Because carpal tunnel syndrome is usually treated surgically, little is known about its natural history. In one clinical study which followed 12 patients with CTS who refused treatment between 4 and 9 years, 7 patients showed improved clinical symptoms and conduction studies over several years, bringing the universally accepted procedure of surgical treatment into some question.
Trigeminal neuralgia (TN), also known as "tic douloureux," is a neuropathic pain condition affecting the facial area. The IASP defines TN as "a sudden, usually unilateral, severe, brief, stabbing, recurrent pain in the distribution of one or more branches of the fifth cranial nerve." Although etiologically it is most frequently associated with vascular compression of the trigeminal nerve, other causes are also observed; between 2 and 4% of cases are associated with multiple sclerosis (MS) and tumors as the underlying cause account for approximately 2% ofcases.
Patients suffering from trigeminal neuralgia describe a paroxysmal pain pattern and these paroxysms, which may only last for a few minutes or seconds, are frequently triggered by non-noxious stimuli or normal activities such as talking, chewing, and swallowing. The pain spreads rapidly at the beginning of the attack, recedes slowly, and is commonly recurrent. It most frequently involves the second and third divisions of the trigeminal nerve (V2 and V3), but can include or be limited to the first division (V1) as well.
The epidemiology of TN has been described in several large population studies, with an annual age- and gender-adjusted incidence of 4.7-8 per 100,000. The incidence is higher in females, with female to male ratios of 1.7-2.2:1, and an incidence that increases with age, peaking at around 70 years.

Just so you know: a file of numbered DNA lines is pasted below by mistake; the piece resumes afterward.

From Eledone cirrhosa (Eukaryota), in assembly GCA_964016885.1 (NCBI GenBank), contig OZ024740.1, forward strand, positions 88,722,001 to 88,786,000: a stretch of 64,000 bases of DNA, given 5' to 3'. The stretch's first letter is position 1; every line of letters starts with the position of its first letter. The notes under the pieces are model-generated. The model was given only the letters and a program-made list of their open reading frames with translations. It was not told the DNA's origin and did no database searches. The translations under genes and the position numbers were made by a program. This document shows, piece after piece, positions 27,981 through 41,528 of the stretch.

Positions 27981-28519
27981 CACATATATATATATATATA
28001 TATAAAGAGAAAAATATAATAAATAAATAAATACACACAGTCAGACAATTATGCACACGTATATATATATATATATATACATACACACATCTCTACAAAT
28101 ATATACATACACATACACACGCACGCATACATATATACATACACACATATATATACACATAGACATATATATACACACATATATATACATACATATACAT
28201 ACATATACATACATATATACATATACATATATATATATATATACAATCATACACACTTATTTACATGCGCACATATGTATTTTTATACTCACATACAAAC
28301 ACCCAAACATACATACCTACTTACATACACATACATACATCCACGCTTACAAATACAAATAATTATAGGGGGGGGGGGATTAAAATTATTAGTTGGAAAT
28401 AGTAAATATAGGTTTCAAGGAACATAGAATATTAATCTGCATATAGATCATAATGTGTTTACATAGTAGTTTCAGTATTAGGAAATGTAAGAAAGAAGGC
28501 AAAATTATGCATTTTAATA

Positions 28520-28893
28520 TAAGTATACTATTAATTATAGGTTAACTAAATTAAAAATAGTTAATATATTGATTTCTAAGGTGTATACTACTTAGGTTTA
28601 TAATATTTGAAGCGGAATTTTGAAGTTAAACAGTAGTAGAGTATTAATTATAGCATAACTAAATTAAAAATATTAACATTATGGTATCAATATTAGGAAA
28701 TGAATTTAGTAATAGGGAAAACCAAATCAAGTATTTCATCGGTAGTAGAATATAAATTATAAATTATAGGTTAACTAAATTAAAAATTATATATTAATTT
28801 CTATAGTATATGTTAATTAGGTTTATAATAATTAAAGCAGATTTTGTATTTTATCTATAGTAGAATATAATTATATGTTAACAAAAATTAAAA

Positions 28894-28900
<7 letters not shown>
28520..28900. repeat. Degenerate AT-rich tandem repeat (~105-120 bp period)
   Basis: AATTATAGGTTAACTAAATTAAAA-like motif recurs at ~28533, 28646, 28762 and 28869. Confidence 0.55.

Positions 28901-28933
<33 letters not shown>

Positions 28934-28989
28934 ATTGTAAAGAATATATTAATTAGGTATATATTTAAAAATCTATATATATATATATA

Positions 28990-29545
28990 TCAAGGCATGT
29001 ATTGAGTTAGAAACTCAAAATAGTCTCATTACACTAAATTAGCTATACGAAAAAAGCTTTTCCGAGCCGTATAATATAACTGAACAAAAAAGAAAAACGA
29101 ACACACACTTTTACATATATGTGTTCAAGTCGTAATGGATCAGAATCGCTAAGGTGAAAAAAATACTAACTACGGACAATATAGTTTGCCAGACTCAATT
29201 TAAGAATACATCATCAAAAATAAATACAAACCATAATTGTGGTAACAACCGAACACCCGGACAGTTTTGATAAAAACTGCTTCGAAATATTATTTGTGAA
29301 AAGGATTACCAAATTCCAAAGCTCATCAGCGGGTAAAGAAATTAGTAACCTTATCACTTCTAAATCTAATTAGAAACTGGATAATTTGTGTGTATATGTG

Glossopharyngeal neuralgia (GPN) refers to a syndrome affecting the ninth cranial nerve that is similar to TN in that it is characterized by paroxysms of excruciating pain lasting seconds to minutes in duration. As with TN, GPN may be idiopathic but is also associated with MS, although probably to a lesser extent than TN. However, in contrast to TN, the pain in GPN is generally localized to the posterior pharynx, tonsillar fossa, and base of the tongue, often with radiation to the external auditory canal or the neck. Its onset is often related to specific trigger factors affecting the throat including swallowing, drinking cold liquids, sneezing, coughing, talking, and clearing the throat.
Glossopharyngeal neuralgia is probably the least well-characterized neuropathic pain condition with respect to pain quality/severity and patient burden. Similarly, its epidemiology is poorly characterized with limited data that suggest the incidence is estimated to be approximately 0.8/100,000 population. The reported peak age of onset is between 70 and 79 years, with similar incidence rates for men and women. The left side was predominantly affected (53%) and bilaterality was noted in 25% of cases.